After waiting way too long, I finally rented Bret Wood’s film Psychopathia Sexualis. It’s definitely an odd film, but worth seeing in studying our history of sexuality. Psychopathia Sexualis was a very important book in the evolution of sexuality in general and kink in particular, the first book to put the words “sadism” and “masochism” together.
Wood’s film is a set of interconnected vignettes, dramatizing the case studies Krafft-Ebing collected as well as inferred scenes. They’re shot in a style intended to suggest the early days of silent film, as if some German expressionist had tried to make a film version in the 1920s.
Wood understands the complexity and ambiguity of kink sexuality. In the opening scene, a woman in a bedroom prays for forgiveness, then scrambles into bed when a man approaches. She watches as he undresses, then picks up a straight razor and slashes his own arm. She lunges out of bed, grabs his arm and starts sucking his bleeding wound. So, who is on top in this scenario? Who is the subject of desire, and the object? Who is the sadist and the masochist?
Other scenes illustrate sadism, masochism, homosexuality, lesbianism, and even necrophilia, in an eerie shadow puppet show. The case studies constitute a kind of literary genre in themselves, so it makes sense that they would be dramatized into little playlets.
My impression of Krafft-Ebing and his work is strongly influenced by Stephen Oosterhuis’ Stepchildren of Nature (discussed previously.) That book emphasized there was a complex interplay between the “deviants” and “urnings” and the legal/medical authorities, and that Krafft-Ebing himself grew to be sympathetic to the people he wrote about.
Wood’s film doesn’t go into this, but he does understand that this entire project was ultimately about power. The book came out when the practice of psychology was relatively new, and psychologists had little social power. Increased surveillance brought about increased awareness of sexual behavior, and the need to categorize and control. There’s a sequence set in a sanitorium where the tender mercies of 19th century medical treatment may not cure a man of his deviant sexual desires, but it does turn him into a compliant snitch.
My favorite scene is a Duchess who wants to live out her masochistic desires, being beaten by “brutal, uneducated female warders”, and talks her doctor into having her committed, after a considerable donation. Her doctor agrees, but requests that she make an effort to change, and that her stay not be just “indulgence.” Her grace makes no definite answer.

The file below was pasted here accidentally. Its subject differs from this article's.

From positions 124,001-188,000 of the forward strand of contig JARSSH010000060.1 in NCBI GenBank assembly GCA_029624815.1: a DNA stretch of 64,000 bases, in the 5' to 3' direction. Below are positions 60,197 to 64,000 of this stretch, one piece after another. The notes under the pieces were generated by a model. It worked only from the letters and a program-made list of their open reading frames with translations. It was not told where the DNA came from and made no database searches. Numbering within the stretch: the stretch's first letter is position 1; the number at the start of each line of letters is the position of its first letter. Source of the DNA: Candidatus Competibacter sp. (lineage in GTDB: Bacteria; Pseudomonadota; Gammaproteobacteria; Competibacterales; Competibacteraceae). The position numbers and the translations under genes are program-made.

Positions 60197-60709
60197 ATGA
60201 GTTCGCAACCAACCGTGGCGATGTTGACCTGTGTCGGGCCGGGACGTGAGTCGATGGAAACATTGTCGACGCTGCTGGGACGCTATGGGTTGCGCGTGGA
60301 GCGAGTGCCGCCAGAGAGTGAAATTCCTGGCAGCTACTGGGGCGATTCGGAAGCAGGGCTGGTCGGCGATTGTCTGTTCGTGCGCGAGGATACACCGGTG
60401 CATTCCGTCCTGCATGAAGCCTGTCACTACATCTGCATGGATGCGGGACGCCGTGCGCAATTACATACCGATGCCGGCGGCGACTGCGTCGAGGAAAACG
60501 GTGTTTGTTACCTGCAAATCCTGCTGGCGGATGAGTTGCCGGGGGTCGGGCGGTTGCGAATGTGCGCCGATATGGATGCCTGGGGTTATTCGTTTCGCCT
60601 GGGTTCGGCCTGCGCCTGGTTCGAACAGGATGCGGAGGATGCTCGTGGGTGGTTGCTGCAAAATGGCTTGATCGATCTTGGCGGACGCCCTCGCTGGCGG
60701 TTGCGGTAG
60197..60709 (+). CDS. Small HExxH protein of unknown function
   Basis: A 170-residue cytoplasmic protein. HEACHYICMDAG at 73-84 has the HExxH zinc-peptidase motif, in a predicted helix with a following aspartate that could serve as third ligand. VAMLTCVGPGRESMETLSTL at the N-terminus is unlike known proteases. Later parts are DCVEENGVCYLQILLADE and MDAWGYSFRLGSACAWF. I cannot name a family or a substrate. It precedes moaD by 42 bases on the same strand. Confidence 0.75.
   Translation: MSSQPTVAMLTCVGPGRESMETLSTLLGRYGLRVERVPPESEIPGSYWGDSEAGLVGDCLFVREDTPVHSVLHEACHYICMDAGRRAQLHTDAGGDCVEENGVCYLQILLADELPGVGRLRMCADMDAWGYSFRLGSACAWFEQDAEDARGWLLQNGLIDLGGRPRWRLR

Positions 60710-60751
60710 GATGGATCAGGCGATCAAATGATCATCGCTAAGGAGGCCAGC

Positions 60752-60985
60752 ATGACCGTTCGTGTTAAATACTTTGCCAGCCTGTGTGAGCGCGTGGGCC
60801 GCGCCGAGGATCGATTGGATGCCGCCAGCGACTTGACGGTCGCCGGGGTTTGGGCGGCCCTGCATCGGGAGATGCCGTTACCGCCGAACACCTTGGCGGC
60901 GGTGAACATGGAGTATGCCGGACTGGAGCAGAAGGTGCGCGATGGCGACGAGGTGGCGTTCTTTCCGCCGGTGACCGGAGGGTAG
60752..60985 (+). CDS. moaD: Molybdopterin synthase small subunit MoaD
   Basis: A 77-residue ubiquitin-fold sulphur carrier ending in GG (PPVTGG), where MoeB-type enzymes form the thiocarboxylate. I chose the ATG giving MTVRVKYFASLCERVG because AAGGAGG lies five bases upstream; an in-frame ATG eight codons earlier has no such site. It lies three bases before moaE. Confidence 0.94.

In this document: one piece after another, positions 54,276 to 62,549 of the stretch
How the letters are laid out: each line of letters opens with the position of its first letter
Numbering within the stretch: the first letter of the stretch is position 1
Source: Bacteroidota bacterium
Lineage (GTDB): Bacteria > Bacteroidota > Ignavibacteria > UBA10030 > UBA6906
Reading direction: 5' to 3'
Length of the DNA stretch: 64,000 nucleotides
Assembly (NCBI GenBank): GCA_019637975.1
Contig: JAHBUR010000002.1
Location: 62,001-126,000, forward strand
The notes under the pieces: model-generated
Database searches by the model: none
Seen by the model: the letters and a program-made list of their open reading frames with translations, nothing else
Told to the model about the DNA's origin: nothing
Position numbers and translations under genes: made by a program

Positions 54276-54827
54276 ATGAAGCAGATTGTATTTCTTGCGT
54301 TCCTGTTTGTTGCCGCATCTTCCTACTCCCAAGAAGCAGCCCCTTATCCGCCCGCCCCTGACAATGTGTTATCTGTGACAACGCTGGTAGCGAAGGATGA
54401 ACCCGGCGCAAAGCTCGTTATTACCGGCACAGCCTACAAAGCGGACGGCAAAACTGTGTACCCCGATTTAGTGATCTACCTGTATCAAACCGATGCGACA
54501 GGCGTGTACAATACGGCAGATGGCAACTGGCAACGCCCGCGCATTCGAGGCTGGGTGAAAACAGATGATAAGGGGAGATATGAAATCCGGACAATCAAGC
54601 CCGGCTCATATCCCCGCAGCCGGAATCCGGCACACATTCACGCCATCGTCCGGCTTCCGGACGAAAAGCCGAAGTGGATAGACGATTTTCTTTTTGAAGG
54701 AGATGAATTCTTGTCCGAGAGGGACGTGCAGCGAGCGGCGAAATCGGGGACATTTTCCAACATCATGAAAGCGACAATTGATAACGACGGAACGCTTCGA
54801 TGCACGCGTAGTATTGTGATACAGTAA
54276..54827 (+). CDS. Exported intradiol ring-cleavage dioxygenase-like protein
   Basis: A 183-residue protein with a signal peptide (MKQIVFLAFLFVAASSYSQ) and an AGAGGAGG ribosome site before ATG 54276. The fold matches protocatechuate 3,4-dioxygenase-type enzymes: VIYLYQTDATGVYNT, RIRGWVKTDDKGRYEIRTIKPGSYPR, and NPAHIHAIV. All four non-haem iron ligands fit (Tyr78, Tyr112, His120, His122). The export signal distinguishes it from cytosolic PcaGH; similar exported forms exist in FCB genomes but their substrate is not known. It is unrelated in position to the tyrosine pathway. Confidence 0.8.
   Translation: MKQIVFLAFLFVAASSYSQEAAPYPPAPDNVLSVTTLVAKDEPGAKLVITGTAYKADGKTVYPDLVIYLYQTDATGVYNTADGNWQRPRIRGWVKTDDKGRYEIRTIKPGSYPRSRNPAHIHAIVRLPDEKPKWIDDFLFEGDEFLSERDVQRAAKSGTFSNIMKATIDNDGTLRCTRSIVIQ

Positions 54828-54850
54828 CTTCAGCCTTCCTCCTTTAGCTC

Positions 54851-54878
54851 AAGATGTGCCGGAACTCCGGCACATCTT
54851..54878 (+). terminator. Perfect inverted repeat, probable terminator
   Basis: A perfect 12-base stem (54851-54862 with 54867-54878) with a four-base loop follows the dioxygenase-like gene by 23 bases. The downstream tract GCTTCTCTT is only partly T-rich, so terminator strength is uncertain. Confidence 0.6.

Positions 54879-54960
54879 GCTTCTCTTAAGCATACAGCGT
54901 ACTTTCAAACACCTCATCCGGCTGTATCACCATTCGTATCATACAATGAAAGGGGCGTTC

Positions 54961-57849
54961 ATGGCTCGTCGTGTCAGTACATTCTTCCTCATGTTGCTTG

This is exactly the kind of ambiguity we saw in the religious era of kink, when there was recurring ambivalence and ambiguity about mortification of the flesh. Was it getting in touch with God via emulating the suffering of Christ, or was it mere self-indulgence of the body? There never was an answer, and that confusion, that Necker cube of human experience, is what makes kink possible.
I wish Wood had dramatized the case study of the woman who fantasized of being a black male slave, but that’s just a personal thing.
Psychopathia Sexualis reminded me of Louise J. Kaplan’s Female Perversions (which I’m almost finished reading), or rather the film adaptation starring Tilda Swinton. Both are film dramatizations of works that are supposed to be clinical studies of sex, but can’t help slipping into storytelling, so it’s unsurprising that the film versions move even further back to storytelling. After all, humans are storytelling animals.
Wood’s film is not a standard movie. It isn’t a documentary with narrative elements, like Writer of O, nor is it a narrative film based on true events, or a narrative film in the usual sense. It’s perhaps a kind of fable, Grimm’s fairytales or Struwwelpeter for the dawn of the twentieth century and the age of science. Like pre-Disney fables and fairy tales, they have their own eerie dream logic. It’s hard to compare Psychopathia Sexualis to anything else I’ve seen, but on its own terms it’s worth seeing if you have any interest in this subject.